Aquarius is the eleventh constellation of the zodiac. It is noted for its meteor showers, the strongest being Delta Aquarids which peaks on July 28. One can see about thirty-five meteors per hour. There is another that peaks around May 5, Eta Aquarids, which displays twenty each hour.
Aquarius contains the Saturn Nebula and the Helix Nebula. Helix is the largest planetary nebula in the sky, but is faint and to see it binoculars are needed.
The Water Bearer is represented by the figure of a man carrying an urn from which water is being poured. It is situated in the zodiac immediately south of the equinoctial and bounded by the Little Horse, Pegasus and Pisces on the north, and the whale on the east.
Like other zodiac constellations, Aquarius was catalogued by the Greek astronomer Ptolemy in the 2nd century.
Right Ascension: 10:27
Diameter (°): 29
Area (square °): 980
Opposition: Aug 28
Size Rank: 10th
Brightness Rank: 32nd
Major stars in Aquarius
Sadalsuud – β Aquarii (Beta Aquarii)
Sadalmelik – α Aquarii (Alpha Aquarii)
Skat – δ Aquarii (Delta Aquarii)
Sadachbia – γ Aquarii (Gamma Aquarii)
Sadaltager – ζ Aquarii (Zeta Aquarii)
Deep Sky Objects in Aquarius
Messier 2 (M2, NGC 7089)
Messier 72 (M72, NGC 6981)
Messier 73 (M73, NGC 6994)
Saturn Nebula (NGC 7009, Caldwell 55)
Helix Nebula (NGC 7293, Caldwell 63)
The Aquarius Dwarf (PGC 65367, DDO 210)
Atoms for Peace Galaxy (NGC 7252)
Mythology of the Constellation Aquarius
This constellation was discovered by Ptolemy in the 2nd century but was known to many others long even before that time. Aquarius constellation is associated with ancient Greece and its mythology. This constellation is the famous Ganymede, a beautiful youth of Phrygia, son of Tros, king of Troy. According to Lucian, he was also the son of Dardanus.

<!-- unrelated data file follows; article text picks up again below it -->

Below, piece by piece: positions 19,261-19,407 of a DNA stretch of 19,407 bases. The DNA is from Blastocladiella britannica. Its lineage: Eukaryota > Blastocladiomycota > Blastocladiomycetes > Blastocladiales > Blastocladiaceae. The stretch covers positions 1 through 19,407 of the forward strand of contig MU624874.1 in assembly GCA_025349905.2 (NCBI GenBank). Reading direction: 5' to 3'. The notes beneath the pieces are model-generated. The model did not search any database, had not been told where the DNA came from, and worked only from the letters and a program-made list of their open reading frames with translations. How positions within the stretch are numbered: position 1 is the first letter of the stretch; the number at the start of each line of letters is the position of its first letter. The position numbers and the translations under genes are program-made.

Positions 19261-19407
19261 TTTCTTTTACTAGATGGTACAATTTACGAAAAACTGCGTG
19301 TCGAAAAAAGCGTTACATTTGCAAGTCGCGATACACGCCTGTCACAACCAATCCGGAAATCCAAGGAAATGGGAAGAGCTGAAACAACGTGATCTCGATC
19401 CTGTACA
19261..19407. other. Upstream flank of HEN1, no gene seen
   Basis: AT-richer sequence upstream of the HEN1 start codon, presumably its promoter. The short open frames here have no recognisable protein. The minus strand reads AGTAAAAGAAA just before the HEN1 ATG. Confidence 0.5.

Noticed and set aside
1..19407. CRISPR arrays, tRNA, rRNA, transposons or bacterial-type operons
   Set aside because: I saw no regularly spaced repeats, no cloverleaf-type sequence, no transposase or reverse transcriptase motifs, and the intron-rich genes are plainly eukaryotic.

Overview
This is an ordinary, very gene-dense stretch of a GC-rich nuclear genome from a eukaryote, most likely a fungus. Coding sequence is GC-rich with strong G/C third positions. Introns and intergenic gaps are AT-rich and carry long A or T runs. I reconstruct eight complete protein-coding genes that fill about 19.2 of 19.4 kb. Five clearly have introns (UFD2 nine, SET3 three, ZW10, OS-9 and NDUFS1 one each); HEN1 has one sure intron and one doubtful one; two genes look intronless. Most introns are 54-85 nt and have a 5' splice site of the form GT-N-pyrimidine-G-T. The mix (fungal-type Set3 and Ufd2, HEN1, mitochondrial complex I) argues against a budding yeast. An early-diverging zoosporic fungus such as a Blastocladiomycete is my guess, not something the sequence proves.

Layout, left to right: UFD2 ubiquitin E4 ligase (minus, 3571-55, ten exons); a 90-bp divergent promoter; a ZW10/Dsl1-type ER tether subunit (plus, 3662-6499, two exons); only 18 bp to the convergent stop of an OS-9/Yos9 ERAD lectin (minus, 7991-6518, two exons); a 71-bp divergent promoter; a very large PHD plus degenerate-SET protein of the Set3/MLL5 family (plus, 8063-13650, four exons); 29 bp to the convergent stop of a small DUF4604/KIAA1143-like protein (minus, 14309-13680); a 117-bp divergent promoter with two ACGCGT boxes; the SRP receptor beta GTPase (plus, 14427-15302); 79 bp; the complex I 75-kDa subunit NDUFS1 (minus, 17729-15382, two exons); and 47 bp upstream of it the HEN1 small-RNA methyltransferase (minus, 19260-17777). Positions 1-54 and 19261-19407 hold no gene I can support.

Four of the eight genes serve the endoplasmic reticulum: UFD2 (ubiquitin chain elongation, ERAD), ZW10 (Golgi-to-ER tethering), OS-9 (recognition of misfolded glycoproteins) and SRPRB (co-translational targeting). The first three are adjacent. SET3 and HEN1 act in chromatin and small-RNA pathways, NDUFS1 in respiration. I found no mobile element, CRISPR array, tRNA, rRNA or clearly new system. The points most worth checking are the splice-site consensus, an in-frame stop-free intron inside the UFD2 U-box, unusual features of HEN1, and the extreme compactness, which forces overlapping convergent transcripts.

He was taken up to heaven by Jupiter as he was tending his father’s flocks on Mount Ida, and became the cupbearer of the gods, replacing Hebe after she married Hercules. There are various opinions among the ancients regarding the constellation’s origin.
Some suppose it represents Deucalion, who was placed among the stars after the celebrated deluge of Thessaly 1500 years before the birth of Christ. Deucalion was the Noah of the Greeks. Others think it was designed to commemorate Cecrops, who came from Egypt to Greece, and founded Athens, established science and introduced the arts to polished life.
The ancient Egyptians supposed the setting or disappearance of Aquarius caused the Nile to rise when he sank his urn into the water. New Testament Christians in the seventeenth century had John the Baptist and St. Jude Thaddeus the Apostle as the two water jars.
Some liken it to Moses being taken from the waters as an infant. In ancient China it was the symbol of Emperor Tchoun Hin and called Hiven Mao, remembering a great deluge during his reign. In the zodiac of the Hebrews, Aquarius represents the tribe of Reuben. In the Encyclopedia Judaica the tribe of Asher is assigned to Aquarius.
Sun Enters: January 20
Sun Leaves: February 18
Positives: Friendly, willing, reformer, healer, hopeful, intellectual, wise, faithful
Negatives: Tactless, perverse, eccentric, contrary, acting rebellious, serious
As a Child: Opinionated
Emotional: Too trapped
Career: Charity worker